Last week I made an art form out of feeling sorry for myself.

I stomped. Cried. Pouted. Made a significant racket putting the dishes away. I acted like the most childish member of the family, without all the chubby-cheek cuteness of my littles to take the edge off.

The week started off fine. A handful of ordinary days sandwiching a beautiful 4th of July with family. But then Thursday happened. And Friday. And everything that could’ve gone wrong seemed to.

In hindsight, several factors contributed to my downward spiral into reality TV behavior. The holiday interrupted our routine, and I should’ve adjusted my workload to accommodate. Add a couple sleepless nights, a car in the shop, a funeral for my son’s 19-year-old buddy, three tired littles, a major family decision, and … Let’s just say when I whipped my legs out of bed Thursday morning, I tripped a land mine. My overwhelmed self spewed shrapnel every direction.

By Saturday morning I was in quite a funk. Bleary-eyed, impatient, teary, exhausted. My husband took one look at me and said, “You need to leave.”

What?! I know I haven’t been myself this week—alright, I’ve acted like a nap-less two year old on a steady diet of gummy bears. But LEAVE???

“Take a break,” he urged. “Do something for yourself. I don’t care what. But you need to leave.”

So I did. I left and didn’t come back for a few hours. And when I did, to the relieved joy of my family and the great chagrin of Jerry Springer’s talent scouts, I returned a different woman.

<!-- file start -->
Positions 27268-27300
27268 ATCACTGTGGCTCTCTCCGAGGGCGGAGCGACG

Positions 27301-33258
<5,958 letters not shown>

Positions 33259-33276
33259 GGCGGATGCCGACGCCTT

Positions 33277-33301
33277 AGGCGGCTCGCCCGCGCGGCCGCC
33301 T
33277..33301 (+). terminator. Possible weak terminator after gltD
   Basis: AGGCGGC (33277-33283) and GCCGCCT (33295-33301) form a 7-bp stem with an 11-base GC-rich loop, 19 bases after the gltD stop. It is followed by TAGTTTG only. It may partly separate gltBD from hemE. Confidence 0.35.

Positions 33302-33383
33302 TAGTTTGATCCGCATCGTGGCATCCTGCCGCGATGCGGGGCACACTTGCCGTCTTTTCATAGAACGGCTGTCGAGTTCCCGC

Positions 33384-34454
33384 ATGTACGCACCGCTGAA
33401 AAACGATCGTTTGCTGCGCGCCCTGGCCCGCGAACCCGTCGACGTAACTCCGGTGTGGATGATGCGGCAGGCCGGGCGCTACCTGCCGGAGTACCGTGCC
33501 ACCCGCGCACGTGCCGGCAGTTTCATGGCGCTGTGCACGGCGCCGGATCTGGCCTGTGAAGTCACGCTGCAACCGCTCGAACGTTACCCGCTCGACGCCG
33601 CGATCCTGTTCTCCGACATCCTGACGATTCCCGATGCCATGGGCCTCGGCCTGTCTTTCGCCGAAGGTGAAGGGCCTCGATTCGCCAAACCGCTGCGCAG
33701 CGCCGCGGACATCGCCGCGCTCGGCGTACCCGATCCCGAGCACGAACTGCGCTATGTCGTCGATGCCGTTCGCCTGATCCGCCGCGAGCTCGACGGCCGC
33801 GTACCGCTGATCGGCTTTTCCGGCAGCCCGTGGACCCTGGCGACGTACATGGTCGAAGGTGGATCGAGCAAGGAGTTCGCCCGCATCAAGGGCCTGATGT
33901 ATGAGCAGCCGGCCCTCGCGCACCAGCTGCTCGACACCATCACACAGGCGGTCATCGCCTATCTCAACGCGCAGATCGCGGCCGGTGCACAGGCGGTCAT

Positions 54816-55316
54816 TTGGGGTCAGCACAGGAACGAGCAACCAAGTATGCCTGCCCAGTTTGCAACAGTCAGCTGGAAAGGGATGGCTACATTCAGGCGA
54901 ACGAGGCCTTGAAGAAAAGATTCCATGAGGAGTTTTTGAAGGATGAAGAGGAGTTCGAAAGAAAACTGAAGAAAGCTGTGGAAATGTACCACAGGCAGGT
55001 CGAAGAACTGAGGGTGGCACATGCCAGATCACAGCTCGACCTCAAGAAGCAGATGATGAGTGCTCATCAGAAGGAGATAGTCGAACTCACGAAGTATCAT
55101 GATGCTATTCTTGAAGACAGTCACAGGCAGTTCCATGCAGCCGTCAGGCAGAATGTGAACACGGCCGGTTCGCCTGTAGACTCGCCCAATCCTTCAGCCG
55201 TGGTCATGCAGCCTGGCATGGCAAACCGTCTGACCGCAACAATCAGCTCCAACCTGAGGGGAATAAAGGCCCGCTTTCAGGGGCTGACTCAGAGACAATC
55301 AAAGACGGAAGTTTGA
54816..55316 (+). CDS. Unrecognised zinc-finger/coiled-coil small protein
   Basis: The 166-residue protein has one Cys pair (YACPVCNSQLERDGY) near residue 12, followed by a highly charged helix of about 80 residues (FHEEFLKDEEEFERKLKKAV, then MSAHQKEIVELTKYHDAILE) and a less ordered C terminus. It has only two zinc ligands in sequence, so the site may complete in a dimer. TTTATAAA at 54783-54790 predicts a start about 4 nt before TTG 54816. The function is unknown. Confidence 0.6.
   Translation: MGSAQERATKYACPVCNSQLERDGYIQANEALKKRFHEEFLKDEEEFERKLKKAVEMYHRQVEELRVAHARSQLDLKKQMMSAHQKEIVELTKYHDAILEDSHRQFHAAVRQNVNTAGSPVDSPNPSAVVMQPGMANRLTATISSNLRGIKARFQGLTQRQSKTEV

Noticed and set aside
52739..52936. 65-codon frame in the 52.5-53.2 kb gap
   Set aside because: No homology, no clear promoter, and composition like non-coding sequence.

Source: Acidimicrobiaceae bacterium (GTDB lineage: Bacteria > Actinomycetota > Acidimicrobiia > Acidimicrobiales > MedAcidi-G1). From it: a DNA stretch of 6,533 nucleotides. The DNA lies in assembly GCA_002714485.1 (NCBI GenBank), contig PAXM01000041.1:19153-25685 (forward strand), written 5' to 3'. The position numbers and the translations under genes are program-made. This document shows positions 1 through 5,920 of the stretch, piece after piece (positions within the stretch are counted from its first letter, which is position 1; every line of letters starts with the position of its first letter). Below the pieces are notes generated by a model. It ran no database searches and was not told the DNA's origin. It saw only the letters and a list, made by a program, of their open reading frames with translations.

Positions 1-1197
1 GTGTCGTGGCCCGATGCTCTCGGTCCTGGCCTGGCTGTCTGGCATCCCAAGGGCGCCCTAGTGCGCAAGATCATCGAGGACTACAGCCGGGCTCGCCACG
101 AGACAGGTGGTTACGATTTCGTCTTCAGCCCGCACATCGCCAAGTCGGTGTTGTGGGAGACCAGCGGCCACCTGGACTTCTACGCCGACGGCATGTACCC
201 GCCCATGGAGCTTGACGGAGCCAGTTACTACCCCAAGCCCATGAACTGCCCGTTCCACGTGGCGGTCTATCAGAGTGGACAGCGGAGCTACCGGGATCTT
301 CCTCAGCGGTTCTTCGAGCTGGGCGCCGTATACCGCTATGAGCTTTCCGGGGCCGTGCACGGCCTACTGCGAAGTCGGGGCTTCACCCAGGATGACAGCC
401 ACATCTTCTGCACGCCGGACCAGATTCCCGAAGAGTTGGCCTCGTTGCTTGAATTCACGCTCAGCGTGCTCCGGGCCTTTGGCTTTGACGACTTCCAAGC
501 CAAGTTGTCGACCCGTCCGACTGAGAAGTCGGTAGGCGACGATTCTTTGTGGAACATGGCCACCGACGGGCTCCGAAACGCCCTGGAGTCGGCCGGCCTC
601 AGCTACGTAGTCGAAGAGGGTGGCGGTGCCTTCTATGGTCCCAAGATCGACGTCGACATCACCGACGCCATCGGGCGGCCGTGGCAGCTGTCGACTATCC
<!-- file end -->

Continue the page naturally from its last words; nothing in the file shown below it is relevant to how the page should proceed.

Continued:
I didn’t do anything elaborate. But my brief Saturday hiatus turned out to be the fastest way out of my funk. If you’re overwhelmed and need a break, here’s my secret Saturday sauce:

Solitude: When overwhelmed, added stimulation is about as dangerous as rain showers to an already flooded creek. We need silence, quiet, peace to rediscover our boundaries and ourselves. But true solitude is difficult to come by. Saturday I went to the library, about the only place where quiet is strictly enforced, protected. I found a cubicle in the back near a window and soaked up peace like a desert the rain.

Delight: Too much fun doesn’t overwhelm us; too little of it does. Sometimes we’re too grown up. We need to be child-like (not child-ish), remember what it feels like to play and imagine and laugh. In all the pressure we heap on ourselves to accomplish, we forget to breathe. Enjoy the delight of living and loving. On Saturday, after finding my library corner, I could’ve tackled my to-dos. Instead, I turned on my favorite classical music and allowed myself four hours of creative writing. Just for the love of it.

Exercise: Exercise might be the single greatest means of de-stressing. At the end of my break, before returning home, I went to the gym and worked out. Hard. All that intensity and sweat had a cleansing effect, emptying me of the angst that had been building over the prior couple days and actually giving me a dose of needed energy to head back home.

Positivity: Negative thoughts breed like bunnies. Give audience to one, and a dozen more result. The only way to stop the cycle is to stop the cycle. This is perhaps the hardest part for me. When I’m exhausted and overwhelmed, I don’t have the energy to restrain and retrain my thoughts. But that’s exactly what I must do. As it turns out, positivity breeds like bunnies, too.

How do you recover from an overwhelming day?


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